Governments urged to strengthen support for North East Atlantic and Mediterranean Tsunami Warning SystemScientific experts and delegates from 17 countries meeting here this week have urged governments to strengthen support for the establishment of a tsunami early warning system for the North East Atlantic and Mediterranean and connected seas. Progress so far, they said, had been too slow.
The experts were attending the second meeting of the Intergovernmental Coordinating Group for the North East Atlantic and Mediterranean Tsunami Early Warning System (ICG/NEAMTWAS), which is responsible for designing and implementing a system that could be used in the event of a tsunami, but also for other natural hazards as well. The meeting, which ended today, was organized by UNESCO’s Intergovernmental Oceanographic Commission (IOC) and hosted by the French Government with support from the Conseil Général des Alpes Maritimes.
The participants pointed out that the region was second only to the Pacific in the frequency of tsunamis, and although they did not occur often, the risk of a destructive local, or region-wide, event was very real.
“The region is densely populated and extensively developed,” said Stefano Tinti (Italy), Chairman of the Coordinating Group. “In the Mediterranean alone, according to UNESCO’s research, 40 percent of the 46,000 kilometres of coastline is already built-up and the expansion is continuing rapidly. By 2025, coastal cities will be home to 90 million people and the area will be visited by some 312 million tourists. In this context, an alert system for tsunamis and other natural hazards should be considered as a minimum insurance policy.”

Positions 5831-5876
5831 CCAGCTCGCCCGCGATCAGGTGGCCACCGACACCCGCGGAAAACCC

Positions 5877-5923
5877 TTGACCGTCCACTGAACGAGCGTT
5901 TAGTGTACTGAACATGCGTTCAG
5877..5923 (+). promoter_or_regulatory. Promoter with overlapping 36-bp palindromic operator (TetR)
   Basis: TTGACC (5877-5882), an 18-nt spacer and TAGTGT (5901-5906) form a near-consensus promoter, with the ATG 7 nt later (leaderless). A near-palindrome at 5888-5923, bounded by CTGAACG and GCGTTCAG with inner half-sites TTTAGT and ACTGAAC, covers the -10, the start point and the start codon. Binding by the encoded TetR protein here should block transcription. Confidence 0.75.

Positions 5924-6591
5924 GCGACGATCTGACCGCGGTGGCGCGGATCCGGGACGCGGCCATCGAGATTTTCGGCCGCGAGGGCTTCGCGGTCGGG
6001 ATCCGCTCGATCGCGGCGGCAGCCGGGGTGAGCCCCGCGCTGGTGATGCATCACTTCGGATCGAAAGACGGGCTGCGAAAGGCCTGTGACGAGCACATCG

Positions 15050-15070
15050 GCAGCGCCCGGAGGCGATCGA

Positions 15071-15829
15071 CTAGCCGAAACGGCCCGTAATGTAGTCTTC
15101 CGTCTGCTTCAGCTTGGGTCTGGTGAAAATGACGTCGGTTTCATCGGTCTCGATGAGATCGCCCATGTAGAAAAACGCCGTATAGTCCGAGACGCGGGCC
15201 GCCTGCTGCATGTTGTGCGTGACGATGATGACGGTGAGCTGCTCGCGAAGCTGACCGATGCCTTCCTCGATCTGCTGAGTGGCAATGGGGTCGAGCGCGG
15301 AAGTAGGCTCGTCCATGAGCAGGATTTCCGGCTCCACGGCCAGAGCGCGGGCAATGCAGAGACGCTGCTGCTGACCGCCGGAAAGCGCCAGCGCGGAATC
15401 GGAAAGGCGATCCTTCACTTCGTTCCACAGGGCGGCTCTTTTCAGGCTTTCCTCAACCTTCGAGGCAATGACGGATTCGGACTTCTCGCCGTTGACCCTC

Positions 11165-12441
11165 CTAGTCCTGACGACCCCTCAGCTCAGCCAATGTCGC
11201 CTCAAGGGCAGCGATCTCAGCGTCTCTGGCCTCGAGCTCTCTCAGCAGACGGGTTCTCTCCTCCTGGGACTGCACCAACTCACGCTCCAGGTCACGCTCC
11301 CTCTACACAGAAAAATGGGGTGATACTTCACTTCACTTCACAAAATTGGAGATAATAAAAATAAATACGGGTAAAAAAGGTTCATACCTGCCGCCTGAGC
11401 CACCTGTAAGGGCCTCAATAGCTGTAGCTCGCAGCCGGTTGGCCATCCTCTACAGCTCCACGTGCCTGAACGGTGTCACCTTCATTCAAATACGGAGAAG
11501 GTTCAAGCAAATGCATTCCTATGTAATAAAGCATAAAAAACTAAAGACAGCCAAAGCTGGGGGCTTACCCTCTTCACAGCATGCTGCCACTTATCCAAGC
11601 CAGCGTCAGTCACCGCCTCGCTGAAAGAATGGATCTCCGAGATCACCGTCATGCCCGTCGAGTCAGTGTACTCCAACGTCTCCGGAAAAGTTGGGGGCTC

“We have the different components of a warning system more or less in place,” Mr Tinti said, “but we have yet to bring them together. For example, most of the sea-level gauges in the Mediterranean, do not transmit data in real time and only a few of them are linked. Seismic data is often not available in real-time either. This means that we do not have the capacity to quickly analyse the consequences of a major event or prepare an accurate alert for emergency authorities and local populations.”
“We face a somewhat paradoxical situation,” said Patricio Bernal, Executive Secretary of the IOC, “Europe, which has most of the elements that would go into a tsunami warning system functioning as we speak, still doesn’t have the system. This is exactly the same situation that we had in the Indian Ocean before the tragic tsunami of December 2004. A stronger commitment from national authorities is needed to identify the responsible agencies that will act as national operational tsunami centres and sustain the medium to long-term awareness and preparedness that is needed to build tsunami-safe communities all along the Mediterranean and North East Atlantic coast.”
The participants stressed that immediate, free and open distribution of raw data from observing systems must be acknowledged as a founding principle for all national, regional and global tsunami warning systems. The recommendations adopted at the close of the meeting also covered the need for long-term funding to upgrade instrument networks, ensure operational costs and finance training; more research to increase knowledge of tsunamis and how they are generated; the establishment of centres that process, validate, analyse and interpret incoming data; and an increased role for local authorities and municipalities, as well as local actors, including the private sector, in implementing the system.
“It would only take one hour for a tsunami to cross the Mediterranean,” said Mr Tinti. “We are aiming for a system that can issue accurate information bulletins within five minutes of an event, and upgrade them after ten or 20 minutes. This requires substantial long-term investment and commitment, but it could also save countless lives and limit terrible destruction.”
The next meeting of the ICG/NEAMTWS will take place in Bonn (Germany) in January 2007.